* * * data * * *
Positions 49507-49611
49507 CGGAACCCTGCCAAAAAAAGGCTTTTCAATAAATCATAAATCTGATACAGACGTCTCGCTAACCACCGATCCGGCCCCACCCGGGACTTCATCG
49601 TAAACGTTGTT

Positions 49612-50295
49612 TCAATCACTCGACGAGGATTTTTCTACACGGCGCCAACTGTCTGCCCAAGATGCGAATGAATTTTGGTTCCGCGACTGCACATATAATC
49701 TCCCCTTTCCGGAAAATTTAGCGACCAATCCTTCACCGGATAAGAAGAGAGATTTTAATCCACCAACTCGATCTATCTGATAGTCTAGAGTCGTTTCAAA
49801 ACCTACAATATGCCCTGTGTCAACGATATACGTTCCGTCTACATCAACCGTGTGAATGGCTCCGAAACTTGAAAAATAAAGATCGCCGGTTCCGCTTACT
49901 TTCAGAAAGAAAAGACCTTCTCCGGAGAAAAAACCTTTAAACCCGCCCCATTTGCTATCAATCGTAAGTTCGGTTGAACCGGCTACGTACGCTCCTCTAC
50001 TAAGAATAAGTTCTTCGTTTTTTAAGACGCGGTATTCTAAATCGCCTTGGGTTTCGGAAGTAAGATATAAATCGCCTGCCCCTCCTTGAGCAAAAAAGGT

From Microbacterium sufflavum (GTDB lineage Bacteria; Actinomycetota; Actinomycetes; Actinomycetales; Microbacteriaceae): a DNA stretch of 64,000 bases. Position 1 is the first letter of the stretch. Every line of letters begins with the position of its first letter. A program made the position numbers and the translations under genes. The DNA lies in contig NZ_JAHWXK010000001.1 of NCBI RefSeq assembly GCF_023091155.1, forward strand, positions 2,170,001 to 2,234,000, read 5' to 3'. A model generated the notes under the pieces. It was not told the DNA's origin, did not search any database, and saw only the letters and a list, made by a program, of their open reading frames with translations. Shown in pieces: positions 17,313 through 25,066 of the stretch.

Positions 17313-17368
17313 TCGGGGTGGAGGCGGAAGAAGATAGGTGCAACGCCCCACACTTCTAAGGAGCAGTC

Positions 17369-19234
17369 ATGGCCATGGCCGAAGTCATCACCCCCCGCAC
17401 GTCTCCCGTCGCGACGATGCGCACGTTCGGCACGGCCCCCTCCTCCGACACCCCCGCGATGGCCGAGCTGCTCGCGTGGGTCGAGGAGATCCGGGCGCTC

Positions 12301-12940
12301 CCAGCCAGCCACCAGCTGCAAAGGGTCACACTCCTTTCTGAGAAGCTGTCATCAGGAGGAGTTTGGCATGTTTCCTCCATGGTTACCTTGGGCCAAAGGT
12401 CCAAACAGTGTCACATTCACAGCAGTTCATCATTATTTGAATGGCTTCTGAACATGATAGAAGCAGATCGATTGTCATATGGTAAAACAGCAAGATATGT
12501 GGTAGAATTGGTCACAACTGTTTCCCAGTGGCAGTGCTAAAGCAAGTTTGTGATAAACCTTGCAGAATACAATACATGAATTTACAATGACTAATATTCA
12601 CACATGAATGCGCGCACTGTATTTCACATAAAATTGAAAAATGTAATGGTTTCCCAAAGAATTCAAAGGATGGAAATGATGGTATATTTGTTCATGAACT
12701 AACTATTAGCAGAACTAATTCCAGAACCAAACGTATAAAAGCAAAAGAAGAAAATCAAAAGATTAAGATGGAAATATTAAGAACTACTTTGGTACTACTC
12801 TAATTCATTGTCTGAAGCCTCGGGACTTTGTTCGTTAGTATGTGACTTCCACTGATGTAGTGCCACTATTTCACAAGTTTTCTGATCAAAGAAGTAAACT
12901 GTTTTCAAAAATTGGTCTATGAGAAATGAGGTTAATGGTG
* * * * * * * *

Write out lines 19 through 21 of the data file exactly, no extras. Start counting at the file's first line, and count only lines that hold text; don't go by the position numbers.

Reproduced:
12501 GGTAGAATTGGTCACAACTGTTTCCCAGTGGCAGTGCTAAAGCAAGTTTGTGATAAACCTTGCAGAATACAATACATGAATTTACAATGACTAATATTCA
12601 CACATGAATGCGCGCACTGTATTTCACATAAAATTGAAAAATGTAATGGTTTCCCAAAGAATTCAAAGGATGGAAATGATGGTATATTTGTTCATGAACT
12701 AACTATTAGCAGAACTAATTCCAGAACCAAACGTATAAAAGCAAAAGAAGAAAATCAAAAGATTAAGATGGAAATATTAAGAACTACTTTGGTACTACTC